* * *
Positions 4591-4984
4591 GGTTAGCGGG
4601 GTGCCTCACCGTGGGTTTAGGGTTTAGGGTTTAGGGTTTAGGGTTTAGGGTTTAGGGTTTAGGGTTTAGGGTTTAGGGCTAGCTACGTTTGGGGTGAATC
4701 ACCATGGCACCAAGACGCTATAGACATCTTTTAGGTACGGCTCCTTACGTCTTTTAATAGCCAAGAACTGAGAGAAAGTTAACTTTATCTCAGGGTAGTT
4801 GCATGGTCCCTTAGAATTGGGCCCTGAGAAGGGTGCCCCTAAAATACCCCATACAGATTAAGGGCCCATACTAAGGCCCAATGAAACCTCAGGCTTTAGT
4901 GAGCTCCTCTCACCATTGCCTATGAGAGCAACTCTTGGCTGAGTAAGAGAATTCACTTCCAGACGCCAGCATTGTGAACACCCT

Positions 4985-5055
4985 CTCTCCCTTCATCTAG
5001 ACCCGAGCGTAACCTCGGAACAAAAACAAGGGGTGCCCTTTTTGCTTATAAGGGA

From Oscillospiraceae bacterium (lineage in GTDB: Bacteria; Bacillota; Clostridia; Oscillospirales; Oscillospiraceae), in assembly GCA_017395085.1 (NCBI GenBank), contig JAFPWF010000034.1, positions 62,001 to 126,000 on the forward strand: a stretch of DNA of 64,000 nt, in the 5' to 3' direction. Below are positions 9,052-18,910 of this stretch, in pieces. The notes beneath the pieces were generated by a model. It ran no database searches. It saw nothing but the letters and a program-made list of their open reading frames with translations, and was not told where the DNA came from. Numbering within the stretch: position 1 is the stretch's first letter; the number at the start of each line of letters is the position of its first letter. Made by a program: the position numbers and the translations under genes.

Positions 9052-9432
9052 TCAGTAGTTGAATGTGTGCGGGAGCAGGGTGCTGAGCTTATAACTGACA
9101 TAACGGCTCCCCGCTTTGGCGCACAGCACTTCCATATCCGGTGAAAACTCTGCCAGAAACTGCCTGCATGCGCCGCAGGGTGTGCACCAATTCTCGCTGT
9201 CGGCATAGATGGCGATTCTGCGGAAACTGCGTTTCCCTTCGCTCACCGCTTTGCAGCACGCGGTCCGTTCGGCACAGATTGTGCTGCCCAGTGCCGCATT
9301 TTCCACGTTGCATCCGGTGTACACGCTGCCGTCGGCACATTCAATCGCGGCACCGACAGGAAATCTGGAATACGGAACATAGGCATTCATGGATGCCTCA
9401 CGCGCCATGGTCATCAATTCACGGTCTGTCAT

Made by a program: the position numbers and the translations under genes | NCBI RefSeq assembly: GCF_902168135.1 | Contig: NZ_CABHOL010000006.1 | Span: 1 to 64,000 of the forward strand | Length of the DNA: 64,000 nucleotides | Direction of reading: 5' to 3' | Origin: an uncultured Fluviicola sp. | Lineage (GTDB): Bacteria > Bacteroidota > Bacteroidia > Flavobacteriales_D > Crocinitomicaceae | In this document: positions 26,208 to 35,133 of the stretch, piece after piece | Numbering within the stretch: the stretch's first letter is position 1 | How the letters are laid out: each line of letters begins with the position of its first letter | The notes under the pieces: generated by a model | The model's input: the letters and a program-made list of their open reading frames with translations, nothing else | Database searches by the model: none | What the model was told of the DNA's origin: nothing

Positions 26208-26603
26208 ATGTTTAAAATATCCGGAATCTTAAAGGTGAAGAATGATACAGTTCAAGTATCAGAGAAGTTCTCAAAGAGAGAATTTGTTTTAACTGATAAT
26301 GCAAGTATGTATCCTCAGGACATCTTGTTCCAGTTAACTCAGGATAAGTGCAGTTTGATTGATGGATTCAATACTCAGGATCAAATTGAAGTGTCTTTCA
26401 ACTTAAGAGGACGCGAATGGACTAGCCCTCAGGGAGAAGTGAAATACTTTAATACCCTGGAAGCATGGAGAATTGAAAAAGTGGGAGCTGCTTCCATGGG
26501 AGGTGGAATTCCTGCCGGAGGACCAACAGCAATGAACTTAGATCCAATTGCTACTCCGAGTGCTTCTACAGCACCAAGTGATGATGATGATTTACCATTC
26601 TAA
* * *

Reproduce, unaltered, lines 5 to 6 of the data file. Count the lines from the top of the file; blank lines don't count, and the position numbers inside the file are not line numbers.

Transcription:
4801 GCATGGTCCCTTAGAATTGGGCCCTGAGAAGGGTGCCCCTAAAATACCCCATACAGATTAAGGGCCCATACTAAGGCCCAATGAAACCTCAGGCTTTAGT
4901 GAGCTCCTCTCACCATTGCCTATGAGAGCAACTCTTGGCTGAGTAAGAGAATTCACTTCCAGACGCCAGCATTGTGAACACCCT